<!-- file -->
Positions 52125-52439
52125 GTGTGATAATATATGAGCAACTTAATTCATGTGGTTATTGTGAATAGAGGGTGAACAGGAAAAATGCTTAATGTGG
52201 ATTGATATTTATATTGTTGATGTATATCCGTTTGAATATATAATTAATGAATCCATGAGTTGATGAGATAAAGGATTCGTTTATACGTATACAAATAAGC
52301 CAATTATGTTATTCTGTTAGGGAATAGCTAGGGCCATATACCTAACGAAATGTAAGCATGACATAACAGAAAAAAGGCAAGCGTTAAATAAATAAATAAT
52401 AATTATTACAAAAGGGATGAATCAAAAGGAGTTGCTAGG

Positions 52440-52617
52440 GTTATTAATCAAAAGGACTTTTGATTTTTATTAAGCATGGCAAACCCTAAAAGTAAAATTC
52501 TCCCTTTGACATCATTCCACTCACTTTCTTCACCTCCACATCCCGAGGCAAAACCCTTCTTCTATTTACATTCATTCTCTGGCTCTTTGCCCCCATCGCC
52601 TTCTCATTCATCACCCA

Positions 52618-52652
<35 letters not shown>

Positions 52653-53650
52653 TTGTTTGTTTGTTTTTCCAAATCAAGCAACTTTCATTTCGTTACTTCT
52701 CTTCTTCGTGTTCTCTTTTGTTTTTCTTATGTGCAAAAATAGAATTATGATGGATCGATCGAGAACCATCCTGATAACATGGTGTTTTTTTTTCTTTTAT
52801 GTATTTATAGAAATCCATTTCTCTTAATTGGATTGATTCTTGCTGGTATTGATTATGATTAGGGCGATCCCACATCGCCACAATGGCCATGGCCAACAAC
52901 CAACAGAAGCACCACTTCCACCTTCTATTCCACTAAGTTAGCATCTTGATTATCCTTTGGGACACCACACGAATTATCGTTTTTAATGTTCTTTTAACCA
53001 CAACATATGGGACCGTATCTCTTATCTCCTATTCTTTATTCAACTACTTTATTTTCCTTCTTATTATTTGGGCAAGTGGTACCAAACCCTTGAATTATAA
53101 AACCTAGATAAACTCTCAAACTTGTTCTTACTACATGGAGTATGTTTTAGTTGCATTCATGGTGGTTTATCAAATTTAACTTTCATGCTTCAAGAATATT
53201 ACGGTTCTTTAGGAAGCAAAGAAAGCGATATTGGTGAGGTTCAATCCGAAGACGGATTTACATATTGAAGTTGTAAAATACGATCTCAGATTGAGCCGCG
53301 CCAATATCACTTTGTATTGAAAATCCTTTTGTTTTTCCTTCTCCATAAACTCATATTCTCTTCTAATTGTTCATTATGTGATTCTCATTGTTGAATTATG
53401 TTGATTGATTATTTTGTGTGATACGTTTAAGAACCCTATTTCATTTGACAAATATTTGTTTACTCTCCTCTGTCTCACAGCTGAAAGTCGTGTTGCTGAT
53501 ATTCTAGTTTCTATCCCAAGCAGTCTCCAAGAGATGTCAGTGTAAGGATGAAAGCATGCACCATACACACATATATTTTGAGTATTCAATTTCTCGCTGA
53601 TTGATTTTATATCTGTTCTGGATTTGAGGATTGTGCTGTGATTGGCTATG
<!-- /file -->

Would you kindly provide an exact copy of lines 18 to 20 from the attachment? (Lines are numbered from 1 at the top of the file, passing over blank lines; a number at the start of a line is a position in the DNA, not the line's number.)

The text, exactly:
53101 AACCTAGATAAACTCTCAAACTTGTTCTTACTACATGGAGTATGTTTTAGTTGCATTCATGGTGGTTTATCAAATTTAACTTTCATGCTTCAAGAATATT
53201 ACGGTTCTTTAGGAAGCAAAGAAAGCGATATTGGTGAGGTTCAATCCGAAGACGGATTTACATATTGAAGTTGTAAAATACGATCTCAGATTGAGCCGCG
53301 CCAATATCACTTTGTATTGAAAATCCTTTTGTTTTTCCTTCTCCATAAACTCATATTCTCTTCTAATTGTTCATTATGTGATTCTCATTGTTGAATTATG